Friday, April 29, 2005

Enough already: kill the filibuster

Time for the Constitutional Option.

The Democrats rejected Frist's proposal to allow 100 hours of debate on the Bush judicial nominations. After the time period, Frist's proposal stated that the nominees would receive an up-or-down vote and no nominees (even for future Democrat presidents) could be bottled up in committee.

This farce has gone on too long and the Republican Senators who are happy to accede to Democratic tactics (McCain, Chafee, etc.) are complicit in this hijacking of the Constitution. This is not a checks-and-balances issue: the check is the Senate's ability to deny the nomination, not to procedurally squash it. Either Frist acts, or he should be sacked.

Captain Ed says the Frist offer is clever because it flushes out the Democrats:

They aren't fighting for debate or free speech -- they want to avoid having to defend their opposition at all costs. The Democrats want to limit the debate to sound-bite sniping in the sympathetic press, not be granted scads of time that will ultimately expose the lack of evidence they have of any unfitness or impropriety on any of these nominees.

Maybe, but only the most credulous believe that the Democrats are fighting for debate, free speech, or principle of any sort (other than screwing the President).

Robert Robb hits the nail on the head by noting that the Senatorial procedures themselves are farcical and simply stupid. Regarding the filibuster, he states:

In reality, far from being a reason not to confirm conservative judges, Senate traditions and practices are a problem in their own right.

Let's take the filibuster. Minority Leader Harry Reid, D-Nev., says it is to protect "unlimited debate." But in today's practice, there is no such senatorial debate.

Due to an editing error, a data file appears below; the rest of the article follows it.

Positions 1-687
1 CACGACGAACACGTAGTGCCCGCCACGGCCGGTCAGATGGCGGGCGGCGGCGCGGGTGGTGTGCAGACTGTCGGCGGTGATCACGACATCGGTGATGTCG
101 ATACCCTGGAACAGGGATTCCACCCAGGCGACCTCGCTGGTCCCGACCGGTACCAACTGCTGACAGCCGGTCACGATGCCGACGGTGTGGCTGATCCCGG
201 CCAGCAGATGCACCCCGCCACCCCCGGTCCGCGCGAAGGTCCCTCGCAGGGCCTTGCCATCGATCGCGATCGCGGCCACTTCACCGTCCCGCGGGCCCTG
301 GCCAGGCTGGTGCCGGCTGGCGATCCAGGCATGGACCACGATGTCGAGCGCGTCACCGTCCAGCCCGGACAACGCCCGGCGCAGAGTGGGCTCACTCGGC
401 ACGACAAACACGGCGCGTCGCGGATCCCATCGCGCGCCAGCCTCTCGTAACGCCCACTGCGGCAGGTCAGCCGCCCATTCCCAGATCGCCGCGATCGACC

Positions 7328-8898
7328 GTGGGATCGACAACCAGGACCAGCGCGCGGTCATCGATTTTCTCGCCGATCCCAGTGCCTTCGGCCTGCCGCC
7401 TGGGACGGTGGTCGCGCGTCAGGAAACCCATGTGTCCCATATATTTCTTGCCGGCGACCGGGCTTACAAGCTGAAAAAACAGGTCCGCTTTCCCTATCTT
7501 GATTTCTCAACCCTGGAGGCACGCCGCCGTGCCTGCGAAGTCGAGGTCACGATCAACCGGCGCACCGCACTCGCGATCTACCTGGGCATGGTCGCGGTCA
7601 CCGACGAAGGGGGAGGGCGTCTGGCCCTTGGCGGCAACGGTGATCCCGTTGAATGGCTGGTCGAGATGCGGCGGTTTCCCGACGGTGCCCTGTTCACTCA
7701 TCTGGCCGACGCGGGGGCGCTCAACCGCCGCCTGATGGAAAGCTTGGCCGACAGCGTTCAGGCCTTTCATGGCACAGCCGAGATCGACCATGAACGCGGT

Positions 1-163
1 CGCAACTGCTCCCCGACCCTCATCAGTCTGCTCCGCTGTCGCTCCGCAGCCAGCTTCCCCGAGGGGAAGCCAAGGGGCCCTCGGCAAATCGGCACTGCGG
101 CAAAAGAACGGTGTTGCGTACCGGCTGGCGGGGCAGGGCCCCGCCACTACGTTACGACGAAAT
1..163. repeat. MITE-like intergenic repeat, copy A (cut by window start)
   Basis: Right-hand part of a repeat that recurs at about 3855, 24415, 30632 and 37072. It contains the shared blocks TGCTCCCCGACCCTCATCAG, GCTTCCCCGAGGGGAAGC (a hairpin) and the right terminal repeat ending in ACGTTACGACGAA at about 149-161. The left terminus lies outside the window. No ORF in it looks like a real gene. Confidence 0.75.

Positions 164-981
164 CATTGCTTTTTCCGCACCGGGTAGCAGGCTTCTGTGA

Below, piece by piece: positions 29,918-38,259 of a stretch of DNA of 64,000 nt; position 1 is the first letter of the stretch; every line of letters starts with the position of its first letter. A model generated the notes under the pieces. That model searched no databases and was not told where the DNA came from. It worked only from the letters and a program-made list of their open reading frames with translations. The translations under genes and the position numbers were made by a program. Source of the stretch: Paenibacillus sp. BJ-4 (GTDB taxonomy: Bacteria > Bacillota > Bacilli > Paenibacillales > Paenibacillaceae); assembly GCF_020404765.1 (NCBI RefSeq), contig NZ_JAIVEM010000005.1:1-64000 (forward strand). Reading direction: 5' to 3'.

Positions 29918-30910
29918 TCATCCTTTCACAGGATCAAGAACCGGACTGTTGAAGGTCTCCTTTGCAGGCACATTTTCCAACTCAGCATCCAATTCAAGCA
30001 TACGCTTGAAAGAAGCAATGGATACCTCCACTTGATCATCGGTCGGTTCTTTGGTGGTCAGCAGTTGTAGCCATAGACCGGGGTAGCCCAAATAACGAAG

Instead, there is a virtual filibuster. The majority leader is informed of an intent to filibuster. The leader then decides if the 60 votes are there for cloture, or if a cloture vote is desirable for political reasons, even if the votes are not there. Either a cloture petition is filed or the matter is dropped.

The debate, to the extent it takes place at all, is through dueling news conferences, press releases, television and radio appearances and staged rallies. Anyplace except on the floor of the Senate.

The filibuster used to be an exceptional maneuver. With the virtual filibuster, the exception has become the rule. All major matters now require 60 votes in the Senate to pass.

So, far from being a protection for debate, the filibuster in modern practice requires an extraordinary majority for the Senate to act on anything of importance - contrary to what the Constitution contemplates.

The only exception is matters pertaining to the budget resolution [and certain defense issues -- TKM], which are exempt from the filibuster. This has resulted in a perversion of the budget resolution process, trying to stick in things not really budget related - such as drilling in the Arctic refuge - so that they can be approved on a simple majority vote.

And the filibuster isn't necessarily the worst abuse of power a Senator can commit: there's also the "hold":

It is also revealing, and not a surprise, that the worst abuse occurs outside the rules. That is the practice of individual senators putting what is called a "hold" on the consideration of presidential nominees.

The rules don't provide for this. It is not a recorded event, even though it often leaks out. And it is a gross abuse of political power.

Usually the hold is put on to compel some action by the executive branch. And it seldom relates to anything the actual nominee has done.

A couple of years ago, Hillary Clinton, D-N.Y., put a hold on Mike Leavitt's appointment to head up the EPA because she was upset about false assurances the agency had made about air quality after 9/11. But Leavitt had been governor of Utah at the time.

Abuse is bipartisan. Larry Craig, R-Idaho, once was holding up about 400 Air Force promotions, demanding that four transport planes be delivered to his state's National Guard.

More recently, holds have been placed on Bush nominees to head up the EPA, which is again vacant, FDA and the Office of U.S. Trade Representative.

This is not, as commonly claimed for the filibuster, protection against tyranny by the majority. Instead, it is the tyranny of the smallest minority of all, a single senator.

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Its traditions and practices, far from deserving honor and deference, need a thorough scrubbing and reform.

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